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Publication #FPS523

Salvia farinacea 'Victoria White' 'Victoria White' Sage1

Edward F. Gilman and Teresa Howe2

Introduction

This cultivar of blue salvia, native to the southwestern United States, adds a soft white color to any sunny landscape (Fig. 1). Plants grow to about 2 feet tall and will spread with a tight head to about two feet. Flower spikes are held well above the dense, grey/green foliage, displaying the striking white color nicely. Plants are very uniform, providing a nice, solid structure to any landscape planting.

Figure 1. 

'Victoria White' sage


[Click thumbnail to enlarge.]

General Information

Scientific name: Salvia farinacea 'Victoria White'
Pronunciation: SAL-vee-uh fair-rin-NAY-see-uh
Common name(s): 'Victoria White' sage, 'Victoria White' salvia
Family: Labiatae
Plant type: perennial; herbaceous
USDA hardiness zones: 9 through 11 (Fig. 2)
Planting month for zone 9: Mar; Sep; Nov; Dec
Planting month for zone 10 and 11: Feb; Mar; Oct; Nov
Origin: native to North America
Uses: border; cut flowers; attracts butterflies; attracts hummingbirds
Availability: generally available in many areas within its hardiness range

Figure 2. 

Shaded area represents potential planting range.


[Click thumbnail to enlarge.]

Description

Height: 2 to 3 feet
Spread: 1 to 3 feet
Plant habit: upright
Plant density: moderate
Growth rate: fast
Texture: medium

Foliage

Leaf arrangement: whorled
Leaf type: simple
Leaf margin: serrate
Leaf shape: ovate
Leaf venation: not applicable
Leaf type and persistence: semi-evergreen
Leaf blade length: 2 to 4 inches
Leaf color: green
Fall color: not applicable
Fall characteristic: not applicable

Flower

Flower color: white
Flower characteristic: summer flowering; fall flowering

Fruit

Fruit shape: no fruit
Fruit length: no fruit
Fruit cover: no fruit
Fruit color: not applicable
Fruit characteristic: inconspicuous and not showy

Trunk and Branches

Trunk/bark/branches: not applicable
Current year stem/twig color: green
Current year stem/twig thickness: thin

Culture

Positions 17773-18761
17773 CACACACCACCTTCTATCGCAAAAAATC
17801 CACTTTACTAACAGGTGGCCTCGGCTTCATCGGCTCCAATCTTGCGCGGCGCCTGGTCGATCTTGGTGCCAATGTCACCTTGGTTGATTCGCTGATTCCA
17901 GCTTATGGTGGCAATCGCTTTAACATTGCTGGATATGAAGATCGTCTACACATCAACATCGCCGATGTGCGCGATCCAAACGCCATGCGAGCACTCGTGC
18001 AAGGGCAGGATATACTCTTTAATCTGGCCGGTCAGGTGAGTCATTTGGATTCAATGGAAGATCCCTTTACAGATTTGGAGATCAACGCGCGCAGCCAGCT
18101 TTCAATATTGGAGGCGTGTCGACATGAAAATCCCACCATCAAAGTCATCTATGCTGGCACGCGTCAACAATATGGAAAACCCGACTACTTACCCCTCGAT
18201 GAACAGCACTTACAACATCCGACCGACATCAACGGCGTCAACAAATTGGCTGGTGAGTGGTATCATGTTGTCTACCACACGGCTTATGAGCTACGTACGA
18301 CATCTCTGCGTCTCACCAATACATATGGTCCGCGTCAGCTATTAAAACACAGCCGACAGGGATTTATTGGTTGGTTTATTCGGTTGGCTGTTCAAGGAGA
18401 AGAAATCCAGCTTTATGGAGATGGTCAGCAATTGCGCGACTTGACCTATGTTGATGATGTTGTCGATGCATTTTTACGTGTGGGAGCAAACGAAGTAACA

Light requirement: plant grows in full sun
Soil tolerances: acidic; sand; loam; clay
Drought tolerance: moderate
Soil salt tolerances: unknown
Plant spacing: 6 to 12 inches

Other

Roots: not applicable
Winter interest: not applicable
Outstanding plant: not particularly outstanding
Invasive potential: not known to be invasive
Pest resistance: long-term health usually not affected by pests

Use and Management

Space plants about 12 inches apart to quickly form a solid mass of purple color. Set a mass planting of salvia in front of a dark green background of foliage from a dense shrub for maximum effect. Salvia also looks nice planted in a perennial border mixed with other perennials and grasses. It is also suited for planting in a container and displaying on a deck or patio.

Pests and Diseases

Aphids suck plant juices and may coat the leaves with sticky honeydew.

Powdery mildew may coat the leaves with a white powdery growth.

Footnotes

1.

This document is FPS523, one of a series of the Environmental Horticulture Department, UF/IFAS Extension. Original publication date October 1999. Reviewed February 2014. Visit the EDIS website at http://edis.ifas.ufl.edu.

2.

Edward F. Gilman, professor, Environmental Horticulture Department; and Teresa Howe, coordinator—Research Programs/Services, Gulf Coast Research and Education Center; UF/IFAS Extension, Gainesville, FL 32611.


The Institute of Food and Agricultural Sciences (IFAS) is an Equal Opportunity Institution authorized to provide research, educational information and other services only to individuals and institutions that function with non-discrimination with respect to race, creed, color, religion, age, disability, sex, sexual orientation, marital status, national origin, political opinions or affiliations. For more information on obtaining other UF/IFAS Extension publications, contact your county's UF/IFAS Extension office.

U.S. Department of Agriculture, UF/IFAS Extension Service, University of Florida, IFAS, Florida A & M University Cooperative Extension Program, and Boards of County Commissioners Cooperating. Nick T. Place, dean for UF/IFAS Extension.